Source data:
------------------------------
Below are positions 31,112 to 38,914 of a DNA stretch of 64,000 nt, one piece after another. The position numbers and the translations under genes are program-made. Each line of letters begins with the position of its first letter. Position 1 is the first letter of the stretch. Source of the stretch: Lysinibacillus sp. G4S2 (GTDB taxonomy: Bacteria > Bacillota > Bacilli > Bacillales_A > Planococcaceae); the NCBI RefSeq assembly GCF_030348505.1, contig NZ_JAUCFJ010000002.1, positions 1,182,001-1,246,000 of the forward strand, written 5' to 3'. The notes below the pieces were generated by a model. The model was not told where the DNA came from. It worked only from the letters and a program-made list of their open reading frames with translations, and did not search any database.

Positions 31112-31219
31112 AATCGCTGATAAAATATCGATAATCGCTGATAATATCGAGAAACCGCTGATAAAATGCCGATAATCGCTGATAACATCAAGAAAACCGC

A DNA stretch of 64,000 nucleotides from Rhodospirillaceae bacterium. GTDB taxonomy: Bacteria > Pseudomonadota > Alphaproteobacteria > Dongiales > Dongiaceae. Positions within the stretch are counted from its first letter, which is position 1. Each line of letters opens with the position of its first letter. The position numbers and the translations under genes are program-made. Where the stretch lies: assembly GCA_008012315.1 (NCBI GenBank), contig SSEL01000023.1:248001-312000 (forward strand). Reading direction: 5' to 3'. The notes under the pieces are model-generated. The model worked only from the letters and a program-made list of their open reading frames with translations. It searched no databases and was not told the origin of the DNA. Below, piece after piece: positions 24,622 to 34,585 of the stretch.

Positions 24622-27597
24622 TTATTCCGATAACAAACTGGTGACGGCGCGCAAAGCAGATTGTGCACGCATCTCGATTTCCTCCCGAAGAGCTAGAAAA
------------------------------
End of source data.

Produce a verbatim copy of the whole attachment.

Below are positions 31,112 to 38,914 of a DNA stretch of 64,000 nt, one piece after another. The position numbers and the translations under genes are program-made. Each line of letters begins with the position of its first letter. Position 1 is the first letter of the stretch. Source of the stretch: Lysinibacillus sp. G4S2 (GTDB taxonomy: Bacteria > Bacillota > Bacilli > Bacillales_A > Planococcaceae); the NCBI RefSeq assembly GCF_030348505.1, contig NZ_JAUCFJ010000002.1, positions 1,182,001-1,246,000 of the forward strand, written 5' to 3'. The notes below the pieces were generated by a model. The model was not told where the DNA came from. It worked only from the letters and a program-made list of their open reading frames with translations, and did not search any database.

Positions 31112-31219
31112 AATCGCTGATAAAATATCGATAATCGCTGATAATATCGAGAAACCGCTGATAAAATGCCGATAATCGCTGATAACATCAAGAAAACCGC

A DNA stretch of 64,000 nucleotides from Rhodospirillaceae bacterium. GTDB taxonomy: Bacteria > Pseudomonadota > Alphaproteobacteria > Dongiales > Dongiaceae. Positions within the stretch are counted from its first letter, which is position 1. Each line of letters opens with the position of its first letter. The position numbers and the translations under genes are program-made. Where the stretch lies: assembly GCA_008012315.1 (NCBI GenBank), contig SSEL01000023.1:248001-312000 (forward strand). Reading direction: 5' to 3'. The notes under the pieces are model-generated. The model worked only from the letters and a program-made list of their open reading frames with translations. It searched no databases and was not told the origin of the DNA. Below, piece after piece: positions 24,622 to 34,585 of the stretch.

Positions 24622-27597
24622 TTATTCCGATAACAAACTGGTGACGGCGCGCAAAGCAGATTGTGCACGCATCTCGATTTCCTCCCGAAGAGCTAGAAAA